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Title: Assessment of cool thermal storage strategies in Kuwait
Author: Sebzali, Mohamed
ISNI:       0000 0001 3392 2077
Awarding Body: Cranfield University
Current Institution: Cranfield University
Date of Award: 2006
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The extensive use of air conditioning for indoor cooling in offices and large commercial buildings in Kuwait represents a major part of the power and electricity consumption in that country. The main objective of this research was to investigate ice and chilled water cool thermal storage technologies and operating strategies for air conditioning. This was motivated by the extreme climatic conditions in Kuwait and the necessity to reduce both maximum power demand and energy consumption whilst being economically feasible. This work represents the first such study undertaken. In Kuwait approximately 45% of the total annual exported electrical energy is consumed solely by air conditioning systems as a result of the very high ambient temperatures occurring between March and October. Furthermore, it was estimated air conditioning systems represent about 62% of the peak electrical load. To assess the potential of cool thermal storage, the air conditioning system for an existing clinic building, representing a typical medium size building in Kuwait, was designed with and without a cool thermal storage system. The results demonstrate that internal ice-on-coil and chilled water storage systems are suitable storage technologies that can be implemented in Kuwait. The cooling demand of the clinic building was first estimated using the ESP-r building energy simulation program, following which the different components in the air conditioning systems were sized including chiller, storage tanks, pumps, air handling units for conventional, ice and chilled water storage air conditioning systems operating with load levelling, 50% demand limiting and full storage strategies. The heat gains by different auxiliary components in the air conditioning systems were estimated and the final cooling demand profiles were developed. For each air conditioning design, the power and energy consumption for the design day condition and over the whole year were calculated and analysed. Furthermore, the life cycle costs were determined based on the estimated capital, maintenance, operating costs and a financial analysis was carried out. For the Kuwaiti climate, the results demonstrate ice and chilled water storage systems can reduced the maximum power consumption during the day time when the electricity demand is high and largest reduction in the maximum power achieved full storage strategy. However, the energy consumption of ice storage system operating with 50% demand limiting and full strategies were found were found to be higher than the conventional air conditioning system. Nevertheless, the energy consumption in the ice storage system with a load levelling operating strategy was slightly lower. Chilled water storage system was found to be unlike ice storage system, the energy consumption in all operating strategies improved over the conventional system. Based on the estimated life cycle cost using the actual operating costs for both the government and user, it was established that for the government, ice storage operating with load levelling strategy and all other strategies of the chilled water storage systems would be more economical than conventional systems. However, for the user, load levelling ice storage, load levelling chilled water storage, and 50% demand limiting chilled water storage systems would be more cost effective. Out of all alternatives, chilled water storage system with a load levelling strategy was found to be the most cost effective for the climate of Kuwait and for similar climates of Kuwait. Although, the outcome from this research work can not be generalised however, the method of sizing and energy and economic analysis, which was discussed in this thesis can be generalised and followed to evaluate the impact of cool thermal storage systems on energy performance and economy of the air conditioning systems.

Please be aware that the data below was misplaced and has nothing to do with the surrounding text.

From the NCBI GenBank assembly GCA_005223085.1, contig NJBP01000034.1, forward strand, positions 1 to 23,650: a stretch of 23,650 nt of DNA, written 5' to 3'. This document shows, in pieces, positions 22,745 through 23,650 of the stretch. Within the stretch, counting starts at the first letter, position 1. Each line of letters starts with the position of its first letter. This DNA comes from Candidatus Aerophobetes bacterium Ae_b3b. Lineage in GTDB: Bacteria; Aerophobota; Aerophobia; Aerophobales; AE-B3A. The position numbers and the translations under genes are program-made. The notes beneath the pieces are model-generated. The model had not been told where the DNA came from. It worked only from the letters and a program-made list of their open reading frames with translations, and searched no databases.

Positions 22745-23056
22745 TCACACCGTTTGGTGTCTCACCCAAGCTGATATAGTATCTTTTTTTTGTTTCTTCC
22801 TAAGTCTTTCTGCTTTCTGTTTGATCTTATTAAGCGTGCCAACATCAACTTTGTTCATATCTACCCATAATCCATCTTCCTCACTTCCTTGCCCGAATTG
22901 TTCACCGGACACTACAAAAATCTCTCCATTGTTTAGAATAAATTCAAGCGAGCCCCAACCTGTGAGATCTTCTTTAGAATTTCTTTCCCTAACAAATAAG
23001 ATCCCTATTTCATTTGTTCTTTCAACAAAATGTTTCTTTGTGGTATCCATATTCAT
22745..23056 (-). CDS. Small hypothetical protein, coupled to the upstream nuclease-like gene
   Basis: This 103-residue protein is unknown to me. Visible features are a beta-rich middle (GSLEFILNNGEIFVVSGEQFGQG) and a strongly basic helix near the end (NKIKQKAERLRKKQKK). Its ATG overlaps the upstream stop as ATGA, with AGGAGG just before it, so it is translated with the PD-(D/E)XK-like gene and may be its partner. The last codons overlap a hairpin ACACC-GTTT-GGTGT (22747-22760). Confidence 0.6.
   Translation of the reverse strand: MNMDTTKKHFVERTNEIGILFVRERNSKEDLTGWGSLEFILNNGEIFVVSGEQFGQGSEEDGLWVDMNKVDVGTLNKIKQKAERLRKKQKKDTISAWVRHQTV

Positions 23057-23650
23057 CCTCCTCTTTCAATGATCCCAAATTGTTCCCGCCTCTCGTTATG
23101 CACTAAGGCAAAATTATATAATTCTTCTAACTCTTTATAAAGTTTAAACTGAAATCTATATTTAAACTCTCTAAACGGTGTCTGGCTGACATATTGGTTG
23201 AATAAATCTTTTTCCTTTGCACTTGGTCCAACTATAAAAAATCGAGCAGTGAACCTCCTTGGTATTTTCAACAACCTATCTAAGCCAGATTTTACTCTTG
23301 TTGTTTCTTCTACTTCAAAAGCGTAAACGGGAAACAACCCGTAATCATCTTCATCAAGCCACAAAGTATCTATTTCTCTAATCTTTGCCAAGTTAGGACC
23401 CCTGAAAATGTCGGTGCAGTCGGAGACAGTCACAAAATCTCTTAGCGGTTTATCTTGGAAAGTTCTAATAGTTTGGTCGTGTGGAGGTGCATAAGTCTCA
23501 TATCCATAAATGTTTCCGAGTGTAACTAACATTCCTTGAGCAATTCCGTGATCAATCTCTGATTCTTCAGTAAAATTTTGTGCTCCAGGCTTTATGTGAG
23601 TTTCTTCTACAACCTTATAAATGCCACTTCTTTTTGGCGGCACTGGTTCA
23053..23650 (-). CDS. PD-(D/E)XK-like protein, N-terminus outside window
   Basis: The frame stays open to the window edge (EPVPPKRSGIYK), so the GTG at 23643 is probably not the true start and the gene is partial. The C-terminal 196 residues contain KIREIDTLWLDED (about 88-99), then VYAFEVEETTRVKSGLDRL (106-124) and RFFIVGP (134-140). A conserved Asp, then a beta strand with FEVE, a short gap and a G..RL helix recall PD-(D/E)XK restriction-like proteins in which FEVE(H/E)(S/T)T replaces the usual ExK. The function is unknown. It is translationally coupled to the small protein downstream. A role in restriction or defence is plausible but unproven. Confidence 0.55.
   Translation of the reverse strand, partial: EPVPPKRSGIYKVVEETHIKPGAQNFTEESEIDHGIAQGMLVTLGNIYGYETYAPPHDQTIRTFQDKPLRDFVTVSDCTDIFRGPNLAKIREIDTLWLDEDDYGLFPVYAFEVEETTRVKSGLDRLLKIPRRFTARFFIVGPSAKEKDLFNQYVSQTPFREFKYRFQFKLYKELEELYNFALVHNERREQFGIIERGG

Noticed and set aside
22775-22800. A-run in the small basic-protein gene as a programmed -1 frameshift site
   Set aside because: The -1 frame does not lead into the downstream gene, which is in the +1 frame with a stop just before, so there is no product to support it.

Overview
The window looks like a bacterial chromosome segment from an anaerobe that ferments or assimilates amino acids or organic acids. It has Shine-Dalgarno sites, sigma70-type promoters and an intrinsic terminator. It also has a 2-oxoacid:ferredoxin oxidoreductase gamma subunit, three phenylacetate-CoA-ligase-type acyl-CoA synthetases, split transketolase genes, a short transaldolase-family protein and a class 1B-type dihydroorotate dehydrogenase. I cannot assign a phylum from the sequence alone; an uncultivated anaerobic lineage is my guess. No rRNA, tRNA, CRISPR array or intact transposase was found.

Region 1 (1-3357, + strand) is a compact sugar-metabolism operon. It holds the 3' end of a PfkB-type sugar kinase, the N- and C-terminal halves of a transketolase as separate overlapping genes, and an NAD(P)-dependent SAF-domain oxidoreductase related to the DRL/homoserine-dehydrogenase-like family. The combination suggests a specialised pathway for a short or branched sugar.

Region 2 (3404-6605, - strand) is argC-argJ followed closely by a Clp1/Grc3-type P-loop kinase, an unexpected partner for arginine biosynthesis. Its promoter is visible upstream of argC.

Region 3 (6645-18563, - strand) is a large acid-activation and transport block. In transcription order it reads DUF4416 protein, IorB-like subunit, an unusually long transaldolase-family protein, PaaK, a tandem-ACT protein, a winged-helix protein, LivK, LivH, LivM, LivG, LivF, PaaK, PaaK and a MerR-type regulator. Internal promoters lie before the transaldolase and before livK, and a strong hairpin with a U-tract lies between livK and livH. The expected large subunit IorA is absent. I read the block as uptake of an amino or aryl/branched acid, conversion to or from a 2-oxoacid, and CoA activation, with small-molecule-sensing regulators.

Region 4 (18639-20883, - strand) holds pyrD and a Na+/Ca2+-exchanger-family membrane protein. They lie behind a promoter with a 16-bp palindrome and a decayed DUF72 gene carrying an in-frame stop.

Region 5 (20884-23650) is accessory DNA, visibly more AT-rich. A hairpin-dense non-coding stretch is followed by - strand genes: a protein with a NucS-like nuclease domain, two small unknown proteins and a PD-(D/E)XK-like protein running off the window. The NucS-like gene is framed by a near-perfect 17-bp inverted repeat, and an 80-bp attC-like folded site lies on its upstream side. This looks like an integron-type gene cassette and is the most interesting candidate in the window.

Supervisor: Rubini, Philip A. Sponsor: Not available
Qualification Name: Thesis (Ph.D.) Qualification Level: Doctoral
EThOS ID:  DOI: Not available